A book club for anyone interested in the community’s response to emergencies.
Read any good books lately?
Every two months during Monday lunchtime (12.30 PM AEST), a small group of colleagues in emergency communication and community engagement gather in a small corner of the internet to discuss an item of the written word.
7.45 AM | Thursday 8 June 2023
(in person at the EMPA Australia 2023 Conference)
A River with a City Problem – A History of Brisbane Floods
Storytelling is a proven successful tool in helping people understand their risk – and this book is the ultimate Brisbane Get Ready story!
Written by historian Dr Margaret Cook, ‘A River with a City Problem’ brings the Brisbane River to life – appropriate for our conference venue right beside this grand and sometimes terrible old lady. And what will you get from this read? A range of insights into the River, its people and how we might work with communities on flood plains.
This session will be held in person at the EMPA Australia 2023 conference and online via Zoom with the recording made available following the conference to watch via our YouTube channel.
Please ensure you come prepared to contribute to the discussion by reading the full text –
at only 200 pages and with larger text and images, it is a quick read.
PREVIOUSLY ON DISASTER DIARIES…
Monday 1 May 2023
ARTICLE: #RecoverSouthCoast: how Twitter can support and hinder recovery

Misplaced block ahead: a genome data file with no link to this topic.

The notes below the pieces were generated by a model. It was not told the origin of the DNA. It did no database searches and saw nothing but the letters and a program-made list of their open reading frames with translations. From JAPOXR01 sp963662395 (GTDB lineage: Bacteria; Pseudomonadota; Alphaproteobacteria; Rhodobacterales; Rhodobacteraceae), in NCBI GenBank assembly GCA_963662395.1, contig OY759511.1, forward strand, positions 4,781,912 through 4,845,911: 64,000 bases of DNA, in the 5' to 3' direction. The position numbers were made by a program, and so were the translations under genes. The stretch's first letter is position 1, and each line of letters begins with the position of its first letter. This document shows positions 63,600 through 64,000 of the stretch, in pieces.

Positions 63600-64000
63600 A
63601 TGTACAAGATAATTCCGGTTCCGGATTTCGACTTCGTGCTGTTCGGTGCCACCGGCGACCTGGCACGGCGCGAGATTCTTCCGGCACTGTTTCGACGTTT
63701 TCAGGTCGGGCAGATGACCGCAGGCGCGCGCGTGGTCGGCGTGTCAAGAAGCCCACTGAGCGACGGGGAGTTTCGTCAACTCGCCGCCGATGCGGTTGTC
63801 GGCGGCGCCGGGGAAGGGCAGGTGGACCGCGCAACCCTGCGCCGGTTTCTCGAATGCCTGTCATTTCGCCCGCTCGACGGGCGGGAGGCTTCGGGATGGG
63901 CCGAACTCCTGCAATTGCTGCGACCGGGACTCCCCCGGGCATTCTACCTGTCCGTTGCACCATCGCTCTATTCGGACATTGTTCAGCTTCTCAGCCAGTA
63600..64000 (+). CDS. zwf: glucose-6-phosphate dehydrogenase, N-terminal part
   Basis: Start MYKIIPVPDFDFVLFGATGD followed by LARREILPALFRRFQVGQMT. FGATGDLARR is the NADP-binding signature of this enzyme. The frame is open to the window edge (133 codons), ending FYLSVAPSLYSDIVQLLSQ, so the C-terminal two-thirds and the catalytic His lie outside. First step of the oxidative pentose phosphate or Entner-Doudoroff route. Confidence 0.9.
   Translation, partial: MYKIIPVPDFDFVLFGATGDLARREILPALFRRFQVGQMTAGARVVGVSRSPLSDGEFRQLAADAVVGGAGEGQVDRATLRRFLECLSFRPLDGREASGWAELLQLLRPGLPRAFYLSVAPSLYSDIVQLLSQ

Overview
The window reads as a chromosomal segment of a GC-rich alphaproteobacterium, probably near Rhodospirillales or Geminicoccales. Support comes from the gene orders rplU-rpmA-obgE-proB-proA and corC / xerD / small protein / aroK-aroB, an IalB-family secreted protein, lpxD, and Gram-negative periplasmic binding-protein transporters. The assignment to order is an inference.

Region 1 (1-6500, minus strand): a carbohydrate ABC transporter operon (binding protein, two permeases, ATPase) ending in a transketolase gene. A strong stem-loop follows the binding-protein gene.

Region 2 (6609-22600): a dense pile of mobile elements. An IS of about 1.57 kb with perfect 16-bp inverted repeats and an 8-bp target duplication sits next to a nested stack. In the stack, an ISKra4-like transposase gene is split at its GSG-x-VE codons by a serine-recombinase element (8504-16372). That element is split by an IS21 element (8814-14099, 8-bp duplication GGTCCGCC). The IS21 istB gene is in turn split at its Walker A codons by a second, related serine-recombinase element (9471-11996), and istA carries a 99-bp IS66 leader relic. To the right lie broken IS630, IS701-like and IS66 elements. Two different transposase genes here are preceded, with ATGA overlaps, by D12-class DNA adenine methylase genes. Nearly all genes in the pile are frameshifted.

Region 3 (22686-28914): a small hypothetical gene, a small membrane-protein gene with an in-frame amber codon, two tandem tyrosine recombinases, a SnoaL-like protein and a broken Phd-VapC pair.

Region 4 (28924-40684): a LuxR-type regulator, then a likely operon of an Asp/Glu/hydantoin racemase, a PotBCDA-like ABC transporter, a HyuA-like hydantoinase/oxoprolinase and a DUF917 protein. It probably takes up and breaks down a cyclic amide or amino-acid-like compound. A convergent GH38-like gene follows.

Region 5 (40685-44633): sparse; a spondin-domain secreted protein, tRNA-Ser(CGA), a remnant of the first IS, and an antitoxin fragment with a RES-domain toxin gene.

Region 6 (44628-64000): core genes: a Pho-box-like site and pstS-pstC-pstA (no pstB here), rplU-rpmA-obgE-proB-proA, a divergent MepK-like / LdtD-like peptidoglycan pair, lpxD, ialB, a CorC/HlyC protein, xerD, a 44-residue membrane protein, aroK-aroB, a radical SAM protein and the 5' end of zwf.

Are we using social media to best effect in recovery?
Monday 27 February 2023
Natural disasters – is language an obstacle to preparedness and recovery? A Disaster Diaries three minute read.
Monday 31 October 2022
Getting people to tune in when they really need to hear our message is an age old problem for communicators. This article – “The Science of What Makes People Care” – comes from the public communication field, and presents five principles we can follow to connect with and our communities to listen and act.
Monday 19 September 2022
“A startling investigation of what people do in disasters and why it matters
Why is it that in the aftermath of a disaster–whether manmade or natural–people suddenly become altruistic, resourceful, and brave? What makes the newfound communities and purpose many find in the ruins and crises after disaster so joyous? And what does this joy reveal about ordinarily unmet social desires and possibilities?
In A Paradise Built in Hell, award-winning author Rebecca Solnit explores these phenomena, looking at major calamities from the 1906 earthquake in San Francisco through the 1917 explosion that tore up Halifax, Nova Scotia, the 1985 Mexico City earthquake, 9/11, and Hurricane Katrina in New Orleans. She examines how disaster throws people into a temporary utopia of changed states of mind and social possibilities, as well as looking at the cost of the widespread myths and rarer real cases of social deterioration during crisis. This is a timely and important book from an acclaimed author whose work consistently locates unseen patterns and meanings in broad cultural histories.” – Source: goodreads.com
Monday 15 August 2022
Academic research into how agencies in Europe are interpreting and dealing with false information – which is something emergency communicators need to be ready for and deal with, sometimes even before it happens.
This article reviews the approaches of different European countries to dealing with false information in emergency management, and offers some surprising examples of where misinformation and disinformation can come from. It provides an important foundation for any strategies we might develop to head off false information about natural hazards in future.
Monday 4 July 2022
“A moving insider’s account of surviving one of Australia’s worst bushfires – and how we live with fire in a climate-changed world.”
A well-researched account of the 2019-20 Currowan bushfire that gives glimpses into the best and worst of community bushfire preparation and recovery.